In this paper, we argue that federation of cloud systems re- quires a standard API for users to create, manage, and destroy virtual objects, and a standard naming scheme for virtual ob- jects. We introduce an existing API for this purpose, the Slice- Based Federation Architecture, and demonstrate that it can be implemented on a number of existing cloud management sys- tems. We introduce a simple naming scheme for virtual objects, and discuss its implementation.
Despite defensive advances, malicious software (mal- ware) remains an ever present cyber-security threat. Cloud environments are far from malware immune, in that: i) they innately support the execution of remotely supplied code, and ii) escaping their virtual machine (VM) confines has proven relatively easy to achieve in practice. The growing interest in clouds by industries and governments is also creating a core need to be able to formally address cloud security and privacy issues. VM introspection provides one of the core cyber-security tools for analyzing the run-time behaviors of code.
Security is a constant sore spot in application development. Applications now need structural support for better isolation and security on a domain specific basis to stave off the multitude of modern security vulnerabilities. Currently, application developers have been relying upon cumbersome workarounds to address these issues.
Most home users are not able to troubleshoot advanced network issues themselves. Hours on the phone with an ISP's customer representative is a common way to solve this problem. With the advent of mobile devices with both Wi-Fi and cellular radios, troubleshooters at the ISP have a new back-door into a malfunctioning residential network. However, placing full trust in an ISP is a poor choice for a home user. In this paper we present Extra Technician (ET), a system designed to provide ISPs and others with an environment to troubleshoot home networking in a remote, safe and flexible manner.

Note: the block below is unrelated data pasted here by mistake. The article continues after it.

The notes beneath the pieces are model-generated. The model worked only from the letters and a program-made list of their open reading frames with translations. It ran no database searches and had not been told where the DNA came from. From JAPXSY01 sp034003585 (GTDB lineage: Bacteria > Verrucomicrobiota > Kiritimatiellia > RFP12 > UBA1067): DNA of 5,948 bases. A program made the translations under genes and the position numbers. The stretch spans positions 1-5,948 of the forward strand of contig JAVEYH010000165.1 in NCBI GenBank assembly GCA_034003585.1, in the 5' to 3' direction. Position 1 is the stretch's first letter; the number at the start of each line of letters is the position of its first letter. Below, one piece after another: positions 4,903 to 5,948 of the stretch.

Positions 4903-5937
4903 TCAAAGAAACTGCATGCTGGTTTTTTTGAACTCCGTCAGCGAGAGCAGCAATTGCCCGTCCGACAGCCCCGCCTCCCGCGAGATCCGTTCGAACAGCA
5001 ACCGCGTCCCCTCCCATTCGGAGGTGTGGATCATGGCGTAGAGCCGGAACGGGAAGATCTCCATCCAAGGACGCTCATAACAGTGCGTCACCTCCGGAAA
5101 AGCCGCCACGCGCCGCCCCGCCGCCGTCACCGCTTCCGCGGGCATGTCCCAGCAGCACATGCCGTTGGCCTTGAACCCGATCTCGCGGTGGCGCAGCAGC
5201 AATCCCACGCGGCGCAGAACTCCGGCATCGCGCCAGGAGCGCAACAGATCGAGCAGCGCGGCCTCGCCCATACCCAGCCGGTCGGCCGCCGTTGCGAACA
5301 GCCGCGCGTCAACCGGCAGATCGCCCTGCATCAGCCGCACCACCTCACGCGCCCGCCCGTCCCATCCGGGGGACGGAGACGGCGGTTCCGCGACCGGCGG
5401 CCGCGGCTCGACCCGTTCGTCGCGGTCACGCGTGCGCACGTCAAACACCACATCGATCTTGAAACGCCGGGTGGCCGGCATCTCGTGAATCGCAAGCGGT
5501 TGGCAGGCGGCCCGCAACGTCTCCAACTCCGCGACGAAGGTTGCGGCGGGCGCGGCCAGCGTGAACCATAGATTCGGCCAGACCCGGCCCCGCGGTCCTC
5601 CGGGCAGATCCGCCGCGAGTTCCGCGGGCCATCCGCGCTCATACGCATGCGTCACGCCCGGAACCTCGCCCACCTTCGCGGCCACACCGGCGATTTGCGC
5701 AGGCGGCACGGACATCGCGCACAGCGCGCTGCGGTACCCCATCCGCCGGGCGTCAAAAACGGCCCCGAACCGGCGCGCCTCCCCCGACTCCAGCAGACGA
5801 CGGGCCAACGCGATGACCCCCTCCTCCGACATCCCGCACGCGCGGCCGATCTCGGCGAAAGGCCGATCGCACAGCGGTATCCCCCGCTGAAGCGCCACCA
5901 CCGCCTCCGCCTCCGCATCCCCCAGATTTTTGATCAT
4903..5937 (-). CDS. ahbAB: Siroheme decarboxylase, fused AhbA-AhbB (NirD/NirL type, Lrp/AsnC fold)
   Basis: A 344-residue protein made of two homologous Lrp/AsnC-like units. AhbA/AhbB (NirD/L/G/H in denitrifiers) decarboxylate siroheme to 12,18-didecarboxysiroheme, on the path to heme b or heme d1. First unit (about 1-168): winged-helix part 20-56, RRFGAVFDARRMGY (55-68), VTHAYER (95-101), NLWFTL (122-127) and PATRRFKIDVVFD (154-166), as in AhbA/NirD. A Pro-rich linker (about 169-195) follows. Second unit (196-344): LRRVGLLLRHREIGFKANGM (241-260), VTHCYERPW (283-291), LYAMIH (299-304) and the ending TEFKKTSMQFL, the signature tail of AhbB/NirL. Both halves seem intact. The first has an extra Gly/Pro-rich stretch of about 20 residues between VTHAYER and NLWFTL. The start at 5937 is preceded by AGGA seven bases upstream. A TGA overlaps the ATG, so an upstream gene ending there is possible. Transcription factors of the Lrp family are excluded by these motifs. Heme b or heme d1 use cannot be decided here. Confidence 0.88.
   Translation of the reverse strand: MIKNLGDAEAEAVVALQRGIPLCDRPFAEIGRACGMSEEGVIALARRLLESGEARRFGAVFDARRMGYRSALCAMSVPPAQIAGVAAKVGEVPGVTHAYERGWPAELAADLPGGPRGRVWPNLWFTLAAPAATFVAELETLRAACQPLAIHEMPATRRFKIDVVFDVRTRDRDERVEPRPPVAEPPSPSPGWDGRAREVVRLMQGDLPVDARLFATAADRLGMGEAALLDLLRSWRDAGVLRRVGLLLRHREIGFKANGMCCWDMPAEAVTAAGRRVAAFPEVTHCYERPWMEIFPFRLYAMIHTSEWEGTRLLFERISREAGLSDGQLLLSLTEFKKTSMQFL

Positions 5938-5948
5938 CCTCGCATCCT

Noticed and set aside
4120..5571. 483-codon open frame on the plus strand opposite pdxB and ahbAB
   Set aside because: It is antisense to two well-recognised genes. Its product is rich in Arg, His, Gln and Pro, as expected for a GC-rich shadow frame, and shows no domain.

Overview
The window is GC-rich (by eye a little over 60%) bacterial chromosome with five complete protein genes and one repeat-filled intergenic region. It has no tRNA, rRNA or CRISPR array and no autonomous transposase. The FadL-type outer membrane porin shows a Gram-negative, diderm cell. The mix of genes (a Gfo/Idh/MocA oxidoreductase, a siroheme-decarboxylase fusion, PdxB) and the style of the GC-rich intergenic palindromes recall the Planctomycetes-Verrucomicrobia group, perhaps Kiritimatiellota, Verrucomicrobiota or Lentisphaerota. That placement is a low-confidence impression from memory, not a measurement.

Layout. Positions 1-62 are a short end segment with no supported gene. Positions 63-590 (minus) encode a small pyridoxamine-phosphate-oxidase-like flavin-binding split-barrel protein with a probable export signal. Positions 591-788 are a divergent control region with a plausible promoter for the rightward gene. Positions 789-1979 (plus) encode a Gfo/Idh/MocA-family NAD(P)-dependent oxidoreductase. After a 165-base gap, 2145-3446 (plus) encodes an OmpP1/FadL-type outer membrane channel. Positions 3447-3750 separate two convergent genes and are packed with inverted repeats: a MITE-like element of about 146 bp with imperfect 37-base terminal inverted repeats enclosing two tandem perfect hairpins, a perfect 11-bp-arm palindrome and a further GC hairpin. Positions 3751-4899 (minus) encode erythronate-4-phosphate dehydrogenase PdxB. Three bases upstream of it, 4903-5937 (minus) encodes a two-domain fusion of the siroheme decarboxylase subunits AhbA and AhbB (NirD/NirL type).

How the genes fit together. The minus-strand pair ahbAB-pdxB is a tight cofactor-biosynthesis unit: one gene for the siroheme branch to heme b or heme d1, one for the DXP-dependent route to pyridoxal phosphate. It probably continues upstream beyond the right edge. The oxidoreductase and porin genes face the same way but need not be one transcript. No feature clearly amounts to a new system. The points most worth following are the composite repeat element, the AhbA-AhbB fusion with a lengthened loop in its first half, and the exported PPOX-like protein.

In this position paper, we consider architectures of distributed interconnected clouds across geographically distributed, independently-administered storage and computation clusters. We consider two problems:federation of access across heterogeneous administrative domains, and computation jobs run over the wide area and heterogeneous data sets. We argue that a single, flexible architecture, analogous to the TCP/IP stack for networking, is sufficient to support these jobs, and outline its major elements.